CDE project 18 sum­ma­ry: sup­port­ers as cham­pi­ons for your mission

Written by
The Commission on the Donor Experience
May 01, 2017

How to get donors to inspire each other by sharing your stories 

Richard Turner, February 2017

Reviewed by: Grant Leboff 

1. Summary

How did a small charity grow its annual unrestricted income fivefold in five years without significant investment in fundraising? How did a start-up charity in the US become a household name throughout fundraising and grow its income without any advertising spend? What is the mindset of the charity that results in community fundraising three times the national average and a fourfold net increase in income raised over four years? What is a key ingredient of one of the most successful fundraising campaigns in the UK? 

There is a completely different way of looking at fundraising, based on radical thinking that is taking place in the business world. It has been implemented, with great success, by some charities in the UK and the US—and it is grounded in fundraising principles. Fundraisers can start implementing it now. In the long term, it could very well transform the whole way we think about fundraising.

This Commission on the Donor Experience (CDE) project examines that approach and gives practical actions, relevant to charities of any size, that can be started immediately.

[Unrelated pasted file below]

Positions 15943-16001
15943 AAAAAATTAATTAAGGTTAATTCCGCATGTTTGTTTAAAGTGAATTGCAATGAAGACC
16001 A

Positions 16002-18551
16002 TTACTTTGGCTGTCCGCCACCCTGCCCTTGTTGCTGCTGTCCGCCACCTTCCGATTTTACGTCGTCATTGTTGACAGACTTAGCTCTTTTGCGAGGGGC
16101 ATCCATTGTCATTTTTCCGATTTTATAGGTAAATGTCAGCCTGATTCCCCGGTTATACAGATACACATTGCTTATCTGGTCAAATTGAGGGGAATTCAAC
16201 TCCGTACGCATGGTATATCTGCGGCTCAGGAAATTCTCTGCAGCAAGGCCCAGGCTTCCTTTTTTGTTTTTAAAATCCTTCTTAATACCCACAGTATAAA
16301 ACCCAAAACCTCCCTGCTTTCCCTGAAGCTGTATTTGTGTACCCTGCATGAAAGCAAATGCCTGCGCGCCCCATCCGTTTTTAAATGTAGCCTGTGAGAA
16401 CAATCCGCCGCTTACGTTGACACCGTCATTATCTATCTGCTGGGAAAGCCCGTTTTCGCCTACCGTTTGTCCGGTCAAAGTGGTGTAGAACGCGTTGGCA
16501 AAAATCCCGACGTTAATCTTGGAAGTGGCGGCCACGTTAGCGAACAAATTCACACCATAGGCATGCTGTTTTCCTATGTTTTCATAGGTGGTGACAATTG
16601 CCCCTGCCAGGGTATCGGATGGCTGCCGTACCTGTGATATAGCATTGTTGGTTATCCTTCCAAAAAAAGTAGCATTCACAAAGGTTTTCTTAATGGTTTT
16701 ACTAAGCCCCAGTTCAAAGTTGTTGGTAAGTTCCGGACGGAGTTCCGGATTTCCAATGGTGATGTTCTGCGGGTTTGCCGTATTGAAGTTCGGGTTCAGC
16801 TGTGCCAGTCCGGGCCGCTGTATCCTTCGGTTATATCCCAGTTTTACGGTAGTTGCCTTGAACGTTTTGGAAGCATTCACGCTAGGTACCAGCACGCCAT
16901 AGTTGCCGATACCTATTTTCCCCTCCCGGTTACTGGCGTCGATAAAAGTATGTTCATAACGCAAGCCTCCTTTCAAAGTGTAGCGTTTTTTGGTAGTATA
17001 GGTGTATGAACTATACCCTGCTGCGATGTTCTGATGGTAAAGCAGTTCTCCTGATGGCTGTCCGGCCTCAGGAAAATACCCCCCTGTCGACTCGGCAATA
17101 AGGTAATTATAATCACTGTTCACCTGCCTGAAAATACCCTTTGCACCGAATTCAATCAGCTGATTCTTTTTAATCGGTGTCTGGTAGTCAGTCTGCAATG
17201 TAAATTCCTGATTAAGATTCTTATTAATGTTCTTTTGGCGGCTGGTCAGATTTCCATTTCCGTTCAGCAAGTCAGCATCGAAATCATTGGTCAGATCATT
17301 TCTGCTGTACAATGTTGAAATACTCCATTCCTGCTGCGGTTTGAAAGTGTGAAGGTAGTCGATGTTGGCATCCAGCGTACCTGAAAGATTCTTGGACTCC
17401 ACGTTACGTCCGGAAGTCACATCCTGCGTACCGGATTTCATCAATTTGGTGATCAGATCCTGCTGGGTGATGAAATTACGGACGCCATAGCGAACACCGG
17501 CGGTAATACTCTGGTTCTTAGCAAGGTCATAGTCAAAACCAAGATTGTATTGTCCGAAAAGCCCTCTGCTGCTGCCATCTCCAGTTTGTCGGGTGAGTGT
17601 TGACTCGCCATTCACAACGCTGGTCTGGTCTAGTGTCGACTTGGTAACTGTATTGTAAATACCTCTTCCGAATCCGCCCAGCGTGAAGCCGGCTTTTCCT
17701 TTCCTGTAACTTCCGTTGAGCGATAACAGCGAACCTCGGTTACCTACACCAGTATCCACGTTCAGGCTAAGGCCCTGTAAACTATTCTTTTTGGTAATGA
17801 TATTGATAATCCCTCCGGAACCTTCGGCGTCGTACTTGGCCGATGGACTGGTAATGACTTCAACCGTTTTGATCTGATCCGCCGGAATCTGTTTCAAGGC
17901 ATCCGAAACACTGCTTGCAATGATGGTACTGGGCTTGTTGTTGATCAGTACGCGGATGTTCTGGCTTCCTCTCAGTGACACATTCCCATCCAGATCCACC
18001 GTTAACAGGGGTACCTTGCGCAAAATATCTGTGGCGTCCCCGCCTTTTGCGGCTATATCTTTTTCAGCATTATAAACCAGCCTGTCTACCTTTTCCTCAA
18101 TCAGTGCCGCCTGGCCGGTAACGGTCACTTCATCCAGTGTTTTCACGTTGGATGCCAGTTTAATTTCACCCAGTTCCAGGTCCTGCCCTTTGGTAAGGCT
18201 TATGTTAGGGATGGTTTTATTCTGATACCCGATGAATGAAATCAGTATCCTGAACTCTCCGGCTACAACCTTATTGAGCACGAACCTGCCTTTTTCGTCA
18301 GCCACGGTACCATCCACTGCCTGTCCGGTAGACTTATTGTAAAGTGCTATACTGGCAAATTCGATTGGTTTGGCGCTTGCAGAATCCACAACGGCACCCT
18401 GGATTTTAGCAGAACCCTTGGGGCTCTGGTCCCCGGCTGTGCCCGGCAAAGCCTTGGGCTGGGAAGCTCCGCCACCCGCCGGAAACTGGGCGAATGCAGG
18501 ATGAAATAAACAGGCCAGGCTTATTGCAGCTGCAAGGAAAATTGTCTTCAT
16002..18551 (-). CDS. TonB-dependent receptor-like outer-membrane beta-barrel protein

‘Supporters’ or ‘Donors’

The word ‘supporters’ is deliberately chosen over ‘donors’, as this approach is about how anyone who is interested in your cause or mission can help attract funds, whether they give or not. Adopting this approach will also have a significant impact on improving the donor experience.

i. Principles

Many thought leaders believe that, as a consequence of the Internet providing the first many-to-many means of communication, the rules of marketing and sales have changed. If that is the case, it is not unreasonable to consider so too have the rules of fundraising. If we can understand what changes are taking place and the behaviours people now adopt, fundraisers can begin to adapt their approach. This knowledge will give fundraisers the courage to implement change that improves the donor experience because it is entirely strategic in raising more funds, not just the right thing to do. 

The following is a summary of the paradigm shift proposed by thought leaders in marketing and sales, as well as its implication for fundraising: